“I thought you might,” said Grendt. “Care to sit, Brian?” The table dragged along the floor as Grendt Distorted it towards them to be closer to the door. Brona thought it was a weird waste of Ouroborics. Beneath the table, Grendt’s fingers pinched forward and started shaking back and forth in minute movements as though she was writing something in the air with an invisible pen.
Brian carefully pulled a chair from the table. He made strained sounds bending over to sit. “I have to say, having passed on, would’ve thought the joint pain would be alleviated.”
“The pain carries over,” said Grendt, but she remained standing. Brona followed Grendt’s lead and continued to stand but shifted to stand directly across from Brian. She noticed he curled his hands inwardly towards himself as if he was allergic to touching things.
“Are you hungry Brian?” asked Grendt.
“For the first time in my life, no. Can I eat?”
“You can find the desire, but you don’t have to anymore.”
Brona looked to Grendt, “Can I ask him a question?”
Brian smiled widely, “I am here to abet you, Brona.” ‘Abet’ was a word outside Brona’s vocabulary. She assumed it to mean teach? Either way, his intonation sounded like he welcomed her question.
“Why is your blood so special? My uncle lost a finger for it.”
Brian continued to smile, “Did he now. Which finger?”
Although Brian appeared mundane, there was a strange air about him and how he spoke. And it wasn’t just his accent. Brona was about to ask Brian the same question when her vision began to swirl. She tried to steady herself against Grendt’s legs, but her own legs gave out.
“Its probably a bit much for Brona to have both of us here right now,” said Grendt.
“I’ll make myself scarce,” replied Brian, and as he had offered, was disappeared in an instant. The house sat silent for a few moments. The crickets slowly began to chime again outside.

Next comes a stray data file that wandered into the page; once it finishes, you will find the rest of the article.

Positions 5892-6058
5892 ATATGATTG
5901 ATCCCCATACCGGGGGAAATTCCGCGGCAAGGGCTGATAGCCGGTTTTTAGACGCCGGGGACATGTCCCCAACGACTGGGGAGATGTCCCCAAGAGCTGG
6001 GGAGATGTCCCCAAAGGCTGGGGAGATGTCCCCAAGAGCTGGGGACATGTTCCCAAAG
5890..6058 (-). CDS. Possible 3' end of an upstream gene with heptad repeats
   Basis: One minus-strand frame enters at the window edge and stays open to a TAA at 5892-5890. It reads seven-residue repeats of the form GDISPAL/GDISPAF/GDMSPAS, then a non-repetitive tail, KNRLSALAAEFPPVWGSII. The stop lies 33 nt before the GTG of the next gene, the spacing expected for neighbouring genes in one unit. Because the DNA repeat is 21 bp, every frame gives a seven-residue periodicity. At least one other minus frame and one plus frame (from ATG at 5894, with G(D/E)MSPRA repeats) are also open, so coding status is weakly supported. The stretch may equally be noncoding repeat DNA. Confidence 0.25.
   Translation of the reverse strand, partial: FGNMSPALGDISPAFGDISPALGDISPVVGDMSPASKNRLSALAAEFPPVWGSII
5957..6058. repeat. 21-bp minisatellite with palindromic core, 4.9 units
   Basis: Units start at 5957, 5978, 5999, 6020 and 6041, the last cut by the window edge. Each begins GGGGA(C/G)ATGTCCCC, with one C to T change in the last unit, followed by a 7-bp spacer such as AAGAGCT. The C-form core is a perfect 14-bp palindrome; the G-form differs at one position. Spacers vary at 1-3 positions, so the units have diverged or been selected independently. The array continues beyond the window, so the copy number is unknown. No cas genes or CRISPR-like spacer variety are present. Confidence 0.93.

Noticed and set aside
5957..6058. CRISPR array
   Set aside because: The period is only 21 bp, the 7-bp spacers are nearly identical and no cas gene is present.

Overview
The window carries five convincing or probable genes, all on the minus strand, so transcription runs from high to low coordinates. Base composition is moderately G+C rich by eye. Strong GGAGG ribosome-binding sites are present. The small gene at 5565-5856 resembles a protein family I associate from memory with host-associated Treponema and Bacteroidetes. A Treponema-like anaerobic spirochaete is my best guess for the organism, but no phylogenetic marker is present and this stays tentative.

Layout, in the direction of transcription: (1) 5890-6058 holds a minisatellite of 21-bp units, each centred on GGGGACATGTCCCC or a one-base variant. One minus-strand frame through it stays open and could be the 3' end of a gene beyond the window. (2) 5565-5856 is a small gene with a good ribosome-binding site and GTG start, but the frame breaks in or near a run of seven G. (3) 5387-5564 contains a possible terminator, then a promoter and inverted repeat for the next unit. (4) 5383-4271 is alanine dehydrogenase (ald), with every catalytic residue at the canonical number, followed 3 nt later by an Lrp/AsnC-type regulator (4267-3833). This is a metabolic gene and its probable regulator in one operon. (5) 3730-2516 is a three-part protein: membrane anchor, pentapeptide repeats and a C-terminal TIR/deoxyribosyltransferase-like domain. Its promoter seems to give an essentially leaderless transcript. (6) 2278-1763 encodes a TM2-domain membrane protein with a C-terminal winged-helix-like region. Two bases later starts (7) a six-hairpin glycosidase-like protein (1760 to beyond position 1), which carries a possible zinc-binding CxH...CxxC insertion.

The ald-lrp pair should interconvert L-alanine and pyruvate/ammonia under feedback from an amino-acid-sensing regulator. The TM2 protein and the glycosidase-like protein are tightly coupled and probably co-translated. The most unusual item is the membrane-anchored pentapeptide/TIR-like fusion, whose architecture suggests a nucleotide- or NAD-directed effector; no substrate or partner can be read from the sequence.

“Uppitty you go,” said Grendt, lifting Brona into her arms. “It might still be a while until you can have Brian around. He’s gonna be a bit more energy draining to have around than me.”
“I don’t think it’s possible to find a more difficult person than you,” mumbled Brona into Grendt’s shoulder. Grendt chuckled. She rested Brona down on the chesterfield with a ‘downstairs’ blanket. “He’s kind of scary though. Brian.”
“You think?” Grendt folded another smaller blanket and placed it under Brona’s head. “He’s very smart. He used to rule a country.”
“So, he’s in history books like you.”
“He was smarter than that, managed to keep himself and his world off the books. For the most part.”
It was hard for Brona to imagine the number of items a person in such a position would have to be aware of. Maybe that was why Brian was so apprehensive to move. His actions used to affect an entire nation.
As Brona felt a familiar dizziness returning, she turned to Grendt. “I don’t want to dream about the Giant again,” said Brona, the colours of the brown leather already flooding her subconscious.
“Don’t worry,” said Grendt, smoothing Brona’s hair, “Brian will protect you from the Giant.”